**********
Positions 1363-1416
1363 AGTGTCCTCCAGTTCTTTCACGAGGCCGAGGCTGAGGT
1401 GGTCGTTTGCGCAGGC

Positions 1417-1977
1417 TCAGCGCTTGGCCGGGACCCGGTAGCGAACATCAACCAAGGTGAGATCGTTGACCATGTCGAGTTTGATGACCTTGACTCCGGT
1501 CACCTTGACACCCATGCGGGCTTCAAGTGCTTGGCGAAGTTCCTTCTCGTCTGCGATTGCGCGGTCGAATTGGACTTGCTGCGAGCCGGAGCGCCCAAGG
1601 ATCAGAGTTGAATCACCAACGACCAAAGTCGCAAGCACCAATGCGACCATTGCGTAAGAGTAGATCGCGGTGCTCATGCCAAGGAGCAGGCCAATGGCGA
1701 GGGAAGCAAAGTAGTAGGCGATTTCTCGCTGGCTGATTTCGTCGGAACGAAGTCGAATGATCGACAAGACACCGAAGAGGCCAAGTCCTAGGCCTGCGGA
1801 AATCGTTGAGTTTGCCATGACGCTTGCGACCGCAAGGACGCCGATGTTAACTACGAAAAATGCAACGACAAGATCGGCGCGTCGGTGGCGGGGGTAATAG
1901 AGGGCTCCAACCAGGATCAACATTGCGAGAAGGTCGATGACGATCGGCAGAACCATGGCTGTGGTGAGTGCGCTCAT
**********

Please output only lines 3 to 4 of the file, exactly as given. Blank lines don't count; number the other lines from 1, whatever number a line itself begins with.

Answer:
1401 GGTCGTTTGCGCAGGC

Positions 1417-1977